Solved Turn on redstone lamp on click

Discussion in 'Spigot Plugin Development' started by Faraaz, May 30, 2017.

  1. Hi Everyone,

    Can someone please tell me in pseudocode how to create a plugin that allows me to turn on a redstone lamp on right click?

    Thanks,
    Faraaz
     
  2. Code (Text):
    @EventHandler
    public void onClick(PlayerInteractEvent e) {
    if(!e.getClickBlock() == null) {
    return;
    }
    if(e.getClickedBlock() == Material.REDSTONE_LAMP) {
    BlockRedstoneLamp lamp = (BlockRedstoneLamp) e.getClickedBlock().getState();
    if(lamp.isOn()) {
    lamp.turnOff();
    return;
    }
    if(lamp.isOff()) {
    lamp.turnOn();
    }

    }
     
     
    • Useful Useful x 1
  3. Thanks for the help! Helped me a lot. Quick question, can I use the equals method instead of '==' or is one preferred over another?

    Thanks,
    Faraaz
     
  4. equals method is actually preferred for most things, the reason being as it's comparing two objects (of the same type) and it can return true when sometimes == can return false.
     
    • Like Like x 6
  5. Primitive types (int, double) don't have an equals method, so you have to use '=='.
    When comparing class instances, the '==' compares the memory location and will only return true, if the objects on the two sides are the same object. Equals, on the other hand, compares the fields inside the object and will return true, if the fields' values are the same.
    '==' is null-safe, meaning that if the *thing* on the left side is null, it won't throw a NullPointerException.
    I suck at explaining stuff, so if you don't yet understand, I advise you to google "java == vs equals", there are a lot of good stackoverflow answers!
     
    • Winner Winner x 1
    • Useful Useful x 1
  6. I think you explained it perfectly, but I was stating for two Objects like he is comparing, .equals surrounded by a try catch would be ideal especially if they want it to be null safe, they would see where the error was more precisely
     
    • Like Like x 5
  7. Thank you guys both for your help!

    Thanks,
    Faraaz
     
  8. Choco

    Moderator

    You should never be catching a NullPointerException. If you've ever caught an NPE, you know you're doing something wrong in your program. You should be doing null checks first, or alternatively, use == where it just makes sense to use it. Take for example World object comparisons. There will only every be one instance of a World object for every Minecraft world, so comparing with == will prevent any accidental NPE's and also compare things a bit more efficiently. If you look at CraftWorld#equals(), it compares their UUID's, but it has to make a null check and class comparison ahead of time as well to assure that there are no NPEs / CCEs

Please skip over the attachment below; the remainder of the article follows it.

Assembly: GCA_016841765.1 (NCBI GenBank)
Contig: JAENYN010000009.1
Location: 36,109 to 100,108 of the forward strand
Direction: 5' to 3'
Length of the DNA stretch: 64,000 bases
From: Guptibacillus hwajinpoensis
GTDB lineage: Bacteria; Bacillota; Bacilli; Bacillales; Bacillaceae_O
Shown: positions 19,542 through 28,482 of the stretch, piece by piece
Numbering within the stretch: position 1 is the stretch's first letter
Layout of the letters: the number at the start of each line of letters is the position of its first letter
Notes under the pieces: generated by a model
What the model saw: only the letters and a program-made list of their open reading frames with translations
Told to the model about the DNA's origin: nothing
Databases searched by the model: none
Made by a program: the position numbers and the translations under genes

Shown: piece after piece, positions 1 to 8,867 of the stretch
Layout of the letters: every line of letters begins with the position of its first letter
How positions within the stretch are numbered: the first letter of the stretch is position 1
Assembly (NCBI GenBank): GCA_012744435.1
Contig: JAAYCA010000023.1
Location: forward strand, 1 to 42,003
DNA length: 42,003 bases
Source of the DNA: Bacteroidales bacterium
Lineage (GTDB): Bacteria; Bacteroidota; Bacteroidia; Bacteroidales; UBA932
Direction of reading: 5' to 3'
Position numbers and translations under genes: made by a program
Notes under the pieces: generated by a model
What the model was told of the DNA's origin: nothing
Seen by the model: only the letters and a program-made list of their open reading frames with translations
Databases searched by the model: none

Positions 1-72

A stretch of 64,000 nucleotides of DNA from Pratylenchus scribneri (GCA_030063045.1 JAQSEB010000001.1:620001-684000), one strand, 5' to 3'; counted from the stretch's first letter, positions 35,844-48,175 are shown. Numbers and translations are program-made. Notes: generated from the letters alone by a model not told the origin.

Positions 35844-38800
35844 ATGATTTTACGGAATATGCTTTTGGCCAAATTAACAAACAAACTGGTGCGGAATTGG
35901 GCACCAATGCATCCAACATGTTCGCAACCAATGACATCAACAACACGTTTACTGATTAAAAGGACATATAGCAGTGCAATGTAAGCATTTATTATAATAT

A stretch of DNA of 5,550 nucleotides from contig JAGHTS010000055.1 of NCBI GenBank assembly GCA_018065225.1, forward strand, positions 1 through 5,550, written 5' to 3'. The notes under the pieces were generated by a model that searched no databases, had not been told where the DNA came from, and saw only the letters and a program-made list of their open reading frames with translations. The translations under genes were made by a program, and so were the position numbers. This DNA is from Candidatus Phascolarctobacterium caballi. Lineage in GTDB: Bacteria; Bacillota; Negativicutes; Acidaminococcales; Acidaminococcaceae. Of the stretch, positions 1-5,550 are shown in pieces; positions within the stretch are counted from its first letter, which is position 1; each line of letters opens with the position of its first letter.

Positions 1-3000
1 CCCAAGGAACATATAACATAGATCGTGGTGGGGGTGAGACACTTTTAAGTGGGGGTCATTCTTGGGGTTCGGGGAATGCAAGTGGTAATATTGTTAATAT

Code (Java):
        @Override
        public boolean equals(Object obj) {
            if (obj == null) {
                return false;
            }
            if (getClass() != obj.getClass()) {
                return false;
            }

            final CraftWorld other = (CraftWorld) obj;

            return this.getUID() == other.getUID();
        }
    Also worth noting that when comparing enumeration constants (or constants in general), for the very same reason mentioned above by @Trigary, == compares their instances and there will only ever be one instance of a constant. Material constants should be compared with ==, but by default, #equals() compares objects with ==.

    See this Stackoverflow thread on Runtime Exception catches. (I love the term "Pokemon exception catching". Gotta catch 'em all!)

    TL;DR: If you can use ==, use it over .equals(), and never catch an NPE.
     
  9. This is not a resource, please remove the tag.
     
    • Agree Agree x 1
  10. Sorry, chose the wrong one.